2020 Palm Beach GT50

Palm Beach, an Aussie builder with a reputation for classic, highly finished, high-tech, carbon-fiber yachts, had just introduced two low, lean 50-footers that, from what I’d heard, pushed the company’s style well beyond classicism and straight into the realm of raciness. The enclosed version was called the GT50 Express and the open version was called—you guessed it—the GT50 Open.

I checked out the Open first. Belowdecks, the interior was a straightforward affair, finely finished in teak, maple and wenge. Up forward, a cabin offered a large rectangular berth, lots of stowage, a Lewmar hatch overhead and an adjoining head with a separate shower stall. At the rear, there was a mid-cabin with another large, rectangular berth behind a bulkhead with an open entry. And in between, at the foot of the companionway, was a bright, airy galley-down.

The main deck was also straightforward. Beyond a salon with opposed lounges, there was a raised helm area with a starboard steering station and two sumptuously upholstered chairs, duplicates of the two passenger seats to port. The carbon fiber dashboard at the helm was comprehensible at a glance and the essentials-only arrangement included little more than a Garmin MFD, a Zipwake monitor, a Hepworth Marine wiper rheostat and an Electronic Vessel Control module from Volvo Penta as well as both binnacle and joystick-type engine controls.

“How about I try ‘er out?” I enthused before climbing behind the wheel. When I got seated, I realized that the height of the footrest, besides engendering comfy sit-down ergonomics, also precluded driving while standing up. Palm Beach currently sees both the Open and the Express models as “sit-down-to-drive boats,” I was told, although that may change in the future.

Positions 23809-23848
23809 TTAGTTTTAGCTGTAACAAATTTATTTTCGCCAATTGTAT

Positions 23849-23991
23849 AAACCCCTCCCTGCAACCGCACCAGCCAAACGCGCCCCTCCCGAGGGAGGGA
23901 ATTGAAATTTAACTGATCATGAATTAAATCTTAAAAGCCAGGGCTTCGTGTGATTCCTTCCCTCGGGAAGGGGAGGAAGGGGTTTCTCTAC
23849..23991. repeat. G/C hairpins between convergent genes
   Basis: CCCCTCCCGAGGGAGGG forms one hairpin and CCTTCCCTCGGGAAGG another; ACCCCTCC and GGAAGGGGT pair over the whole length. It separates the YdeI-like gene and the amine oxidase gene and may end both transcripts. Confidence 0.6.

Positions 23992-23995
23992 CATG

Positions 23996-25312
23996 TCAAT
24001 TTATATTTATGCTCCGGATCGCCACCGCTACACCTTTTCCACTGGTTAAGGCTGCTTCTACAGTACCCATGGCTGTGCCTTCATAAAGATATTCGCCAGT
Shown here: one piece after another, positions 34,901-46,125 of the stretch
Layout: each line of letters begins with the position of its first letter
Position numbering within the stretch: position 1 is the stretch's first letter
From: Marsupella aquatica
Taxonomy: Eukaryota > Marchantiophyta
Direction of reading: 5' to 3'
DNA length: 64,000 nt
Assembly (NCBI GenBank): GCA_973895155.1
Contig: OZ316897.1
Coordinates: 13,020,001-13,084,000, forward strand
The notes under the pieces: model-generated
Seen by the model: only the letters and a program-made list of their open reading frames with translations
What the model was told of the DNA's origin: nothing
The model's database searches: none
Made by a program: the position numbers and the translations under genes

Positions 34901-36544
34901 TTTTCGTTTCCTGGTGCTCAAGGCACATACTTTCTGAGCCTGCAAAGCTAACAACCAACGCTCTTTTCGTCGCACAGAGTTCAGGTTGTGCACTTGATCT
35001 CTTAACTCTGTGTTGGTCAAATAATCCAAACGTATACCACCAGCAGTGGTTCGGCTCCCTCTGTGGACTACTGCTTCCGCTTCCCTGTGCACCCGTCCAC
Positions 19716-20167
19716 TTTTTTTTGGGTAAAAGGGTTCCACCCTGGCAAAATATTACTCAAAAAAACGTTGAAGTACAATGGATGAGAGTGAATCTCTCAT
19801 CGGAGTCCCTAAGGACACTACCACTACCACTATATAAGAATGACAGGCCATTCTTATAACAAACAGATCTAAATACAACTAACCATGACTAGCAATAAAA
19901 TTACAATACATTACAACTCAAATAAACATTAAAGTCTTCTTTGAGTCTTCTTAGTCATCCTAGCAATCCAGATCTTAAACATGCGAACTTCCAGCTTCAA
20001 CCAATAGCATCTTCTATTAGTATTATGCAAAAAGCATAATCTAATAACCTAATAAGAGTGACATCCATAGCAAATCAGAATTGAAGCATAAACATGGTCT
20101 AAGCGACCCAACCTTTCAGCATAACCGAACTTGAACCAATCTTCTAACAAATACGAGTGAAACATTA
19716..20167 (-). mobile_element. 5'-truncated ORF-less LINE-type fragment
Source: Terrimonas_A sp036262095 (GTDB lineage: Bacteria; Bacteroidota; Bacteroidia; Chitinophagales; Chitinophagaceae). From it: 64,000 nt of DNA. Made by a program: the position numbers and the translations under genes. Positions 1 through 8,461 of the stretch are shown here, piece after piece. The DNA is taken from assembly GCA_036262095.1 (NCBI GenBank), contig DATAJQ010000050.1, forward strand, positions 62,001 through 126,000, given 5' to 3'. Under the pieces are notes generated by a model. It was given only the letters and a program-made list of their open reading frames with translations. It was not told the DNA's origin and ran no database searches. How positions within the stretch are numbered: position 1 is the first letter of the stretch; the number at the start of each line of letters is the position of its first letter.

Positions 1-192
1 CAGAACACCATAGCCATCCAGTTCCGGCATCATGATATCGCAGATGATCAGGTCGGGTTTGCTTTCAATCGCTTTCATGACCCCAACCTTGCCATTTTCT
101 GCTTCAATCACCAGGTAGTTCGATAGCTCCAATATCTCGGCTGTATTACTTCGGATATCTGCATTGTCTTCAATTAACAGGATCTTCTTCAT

After using a switch to raise the upper-cockpit deck, I dropped down into the engine room and immediately understood the necessity for the footrest at the helm. A Fischer-Panda genset appeared to underlie it. However, the genset—its water supply fitments, exhaust system and wiring—seemed crisply and thoughtfully installed. And, in fact, so did everything else, including two 600-hp Volvo Penta D8 diesels secured to IPS units at the transom via 10-foot jack-shafts.

Sea trialing the Open was pure playtime. The helm seat was cushy. Sightlines through the wraparound windshield were expansive. And the agility inherent in the boat’s modest displacement was flat-out fun. The top hop I recorded was 39.3 knots.

Having finished with the Open, I made my way to the Express, a vessel that essentially duplicates her sistership in all respects but one: the addition of a stylish hardtop. As you’d imagine, driving the Express was just as much of a blast as driving the Open had been. With the sunroof retracted, side windows zhooped down and back door open, the experience came close to having no hardtop at all, although sealing things up to withstand inclement weather—or enjoy air-conditioned comfort—was instantaneously possible. The top speed I recorded for the Express was 37.9 knots, slightly less than the max I’d recorded for the Open. Nevertheless, she was just as much the elegant sportster as her sistership. And just as much a true GT. —Capt. Bill Pike

[dt_fancy_title title=”Specifications” title_size=”h3″ title_color=”title”]

LOA: 54’
Beam: 14’8”
Draft: 3’1”
Displ.: 28,660 lbs.
396 gal.

Water: 132 gal.
Test Power:
2/600-hp Volvo Penta IPS800
Cruise Speed: 32 knots
Top Speed: 39 knots